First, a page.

Gold prices are up 18% year-to-date, beating other asset classes such as high yield and investment grade bonds as well as major stock indexes, he said in a research report.
“We project gold prices to trend sideways in 2016 within a broad choppy range of $1170 to $1320. In the near-term, the unusually weak US payrolls outcome in May has lifted the selling pressure on gold from hawkish FOMC minutes."
"Gold remains closely linked to changes in Fed rate pricing and the US dollar,” he said.
It is hard to get excited on gold’s upside potential over the medium-term, and it is not so straightforward to turn significantly bullish on gold at current levels unless the Fed switches course to actively join the European Central Bank and the Bank of Japan in pursuing easing policy, he said.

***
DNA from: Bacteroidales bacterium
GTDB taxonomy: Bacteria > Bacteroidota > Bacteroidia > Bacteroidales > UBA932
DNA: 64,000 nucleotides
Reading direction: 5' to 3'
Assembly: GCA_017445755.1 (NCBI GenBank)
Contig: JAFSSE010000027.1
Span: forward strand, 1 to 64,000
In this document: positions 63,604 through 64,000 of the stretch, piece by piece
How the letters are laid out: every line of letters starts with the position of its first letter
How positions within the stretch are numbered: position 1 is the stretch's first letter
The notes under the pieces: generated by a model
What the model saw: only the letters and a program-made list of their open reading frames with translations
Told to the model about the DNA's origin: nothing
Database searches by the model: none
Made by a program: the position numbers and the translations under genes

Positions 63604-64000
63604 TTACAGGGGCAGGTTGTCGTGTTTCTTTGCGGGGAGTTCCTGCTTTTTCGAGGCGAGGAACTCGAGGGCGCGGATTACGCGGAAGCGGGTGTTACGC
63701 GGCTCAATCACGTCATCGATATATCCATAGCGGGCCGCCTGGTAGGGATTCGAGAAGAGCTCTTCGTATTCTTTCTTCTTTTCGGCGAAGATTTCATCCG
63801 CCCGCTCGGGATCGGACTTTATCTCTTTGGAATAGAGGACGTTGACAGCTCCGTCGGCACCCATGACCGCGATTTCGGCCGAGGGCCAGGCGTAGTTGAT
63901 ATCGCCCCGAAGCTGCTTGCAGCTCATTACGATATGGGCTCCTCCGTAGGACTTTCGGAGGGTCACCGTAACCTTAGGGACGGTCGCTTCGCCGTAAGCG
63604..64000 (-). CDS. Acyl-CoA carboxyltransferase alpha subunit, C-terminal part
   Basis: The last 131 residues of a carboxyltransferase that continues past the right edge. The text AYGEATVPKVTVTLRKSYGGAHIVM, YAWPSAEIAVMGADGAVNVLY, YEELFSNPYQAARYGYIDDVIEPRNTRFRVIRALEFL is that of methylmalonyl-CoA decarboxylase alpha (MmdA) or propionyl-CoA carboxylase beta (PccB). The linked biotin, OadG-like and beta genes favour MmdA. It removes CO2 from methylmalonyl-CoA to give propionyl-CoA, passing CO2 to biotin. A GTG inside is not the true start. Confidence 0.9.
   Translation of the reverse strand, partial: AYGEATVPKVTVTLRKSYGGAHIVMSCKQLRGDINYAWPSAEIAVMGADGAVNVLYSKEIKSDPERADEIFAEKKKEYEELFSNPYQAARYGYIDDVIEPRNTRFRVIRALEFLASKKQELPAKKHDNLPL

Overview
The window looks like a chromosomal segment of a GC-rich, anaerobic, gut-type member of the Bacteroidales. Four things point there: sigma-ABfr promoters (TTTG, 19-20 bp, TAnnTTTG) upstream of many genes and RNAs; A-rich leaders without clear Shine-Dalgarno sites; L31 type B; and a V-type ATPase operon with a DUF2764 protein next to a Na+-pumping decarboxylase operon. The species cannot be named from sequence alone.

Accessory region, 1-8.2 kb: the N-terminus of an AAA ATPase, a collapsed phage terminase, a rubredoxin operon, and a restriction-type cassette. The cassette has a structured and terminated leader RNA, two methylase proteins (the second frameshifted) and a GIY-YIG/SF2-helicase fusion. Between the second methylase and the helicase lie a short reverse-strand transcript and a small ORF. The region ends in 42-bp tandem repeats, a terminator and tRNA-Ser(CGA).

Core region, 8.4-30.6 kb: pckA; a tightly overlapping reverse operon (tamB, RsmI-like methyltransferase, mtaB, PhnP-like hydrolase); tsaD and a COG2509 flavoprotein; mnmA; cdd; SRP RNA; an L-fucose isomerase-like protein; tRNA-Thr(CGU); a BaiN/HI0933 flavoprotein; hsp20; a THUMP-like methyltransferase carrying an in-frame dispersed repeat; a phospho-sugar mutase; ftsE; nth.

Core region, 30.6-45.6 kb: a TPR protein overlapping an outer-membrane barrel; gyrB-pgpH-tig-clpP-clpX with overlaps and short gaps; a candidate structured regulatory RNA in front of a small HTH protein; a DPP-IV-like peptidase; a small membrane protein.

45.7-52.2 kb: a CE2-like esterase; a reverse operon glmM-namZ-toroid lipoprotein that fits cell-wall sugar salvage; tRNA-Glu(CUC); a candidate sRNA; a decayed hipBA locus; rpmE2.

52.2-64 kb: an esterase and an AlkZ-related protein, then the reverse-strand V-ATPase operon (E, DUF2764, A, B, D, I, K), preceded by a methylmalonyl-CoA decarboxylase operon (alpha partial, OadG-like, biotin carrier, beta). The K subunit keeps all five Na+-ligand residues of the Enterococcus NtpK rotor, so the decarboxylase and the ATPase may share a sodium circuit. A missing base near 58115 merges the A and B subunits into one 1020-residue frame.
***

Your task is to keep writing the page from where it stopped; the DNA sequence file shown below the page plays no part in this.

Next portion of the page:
Another major concern for gold bulls is the lack of physical demand from the metal's biggest markets, China and India, he said.
“Latest gold import data by India and China continues to suggest weaker appetite in gold among consumers this year, and this underlying subdued interest implies that lower prices would be required to reinstate demand.”
On the flipside, the risk of an episodic burst of financial volatility appears elevated and this should support gold resilience, he said.
“With the S&P 500 close to all-time highs, not-so-cheap valuations and mediocre global growth, equities will likely trade in a wide range with heightened volatility."
He cited uninspiring economic data from China, the Brexit vote, possible policy missteps by the US Fed and the outcome of the US election as volatility drivers.
"We believe gold will benefit as a diversifier in a portfolio and offers option value against the risk of stock market sell-off.”
The gold index has beten the S&P 500 this year, but Bank of Singapore believes that's no reason to become a gold bull.